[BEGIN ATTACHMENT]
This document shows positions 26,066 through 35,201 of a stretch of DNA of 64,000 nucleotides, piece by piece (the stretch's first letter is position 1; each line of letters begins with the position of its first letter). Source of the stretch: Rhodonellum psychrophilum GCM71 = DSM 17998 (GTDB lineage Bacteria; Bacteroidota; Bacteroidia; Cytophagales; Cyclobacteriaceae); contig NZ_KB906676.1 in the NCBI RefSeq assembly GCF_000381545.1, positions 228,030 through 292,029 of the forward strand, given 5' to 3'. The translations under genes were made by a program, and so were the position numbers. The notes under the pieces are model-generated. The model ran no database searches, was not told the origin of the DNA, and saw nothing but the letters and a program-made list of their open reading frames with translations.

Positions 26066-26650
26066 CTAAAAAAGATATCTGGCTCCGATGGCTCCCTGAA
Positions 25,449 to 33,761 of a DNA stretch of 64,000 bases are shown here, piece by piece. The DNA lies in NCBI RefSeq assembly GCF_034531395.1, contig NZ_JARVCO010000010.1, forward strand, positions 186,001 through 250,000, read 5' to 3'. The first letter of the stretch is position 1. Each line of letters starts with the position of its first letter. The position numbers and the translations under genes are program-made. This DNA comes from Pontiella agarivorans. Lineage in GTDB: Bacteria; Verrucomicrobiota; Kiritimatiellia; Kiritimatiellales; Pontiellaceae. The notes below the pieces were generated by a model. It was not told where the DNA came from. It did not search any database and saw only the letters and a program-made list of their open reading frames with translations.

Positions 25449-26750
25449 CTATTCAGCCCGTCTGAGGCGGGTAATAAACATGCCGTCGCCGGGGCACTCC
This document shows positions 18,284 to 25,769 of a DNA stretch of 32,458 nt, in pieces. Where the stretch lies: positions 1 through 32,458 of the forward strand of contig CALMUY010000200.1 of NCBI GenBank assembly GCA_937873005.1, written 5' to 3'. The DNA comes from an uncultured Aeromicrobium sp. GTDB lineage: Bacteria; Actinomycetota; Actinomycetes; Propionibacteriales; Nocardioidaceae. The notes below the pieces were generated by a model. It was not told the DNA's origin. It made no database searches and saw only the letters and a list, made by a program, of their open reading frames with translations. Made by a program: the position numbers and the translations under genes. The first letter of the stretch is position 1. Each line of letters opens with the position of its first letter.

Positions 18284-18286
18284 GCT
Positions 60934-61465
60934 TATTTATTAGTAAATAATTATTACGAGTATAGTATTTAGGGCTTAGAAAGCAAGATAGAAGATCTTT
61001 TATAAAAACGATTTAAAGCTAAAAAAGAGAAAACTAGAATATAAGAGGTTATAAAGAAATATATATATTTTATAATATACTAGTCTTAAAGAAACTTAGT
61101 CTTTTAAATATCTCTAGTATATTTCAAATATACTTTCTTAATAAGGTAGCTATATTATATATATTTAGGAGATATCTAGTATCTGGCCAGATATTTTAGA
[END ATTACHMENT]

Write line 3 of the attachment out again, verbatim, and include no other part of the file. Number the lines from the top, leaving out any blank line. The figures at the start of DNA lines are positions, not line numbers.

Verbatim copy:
26066 CTAAAAAAGATATCTGGCTCCGATGGCTCCCTGAA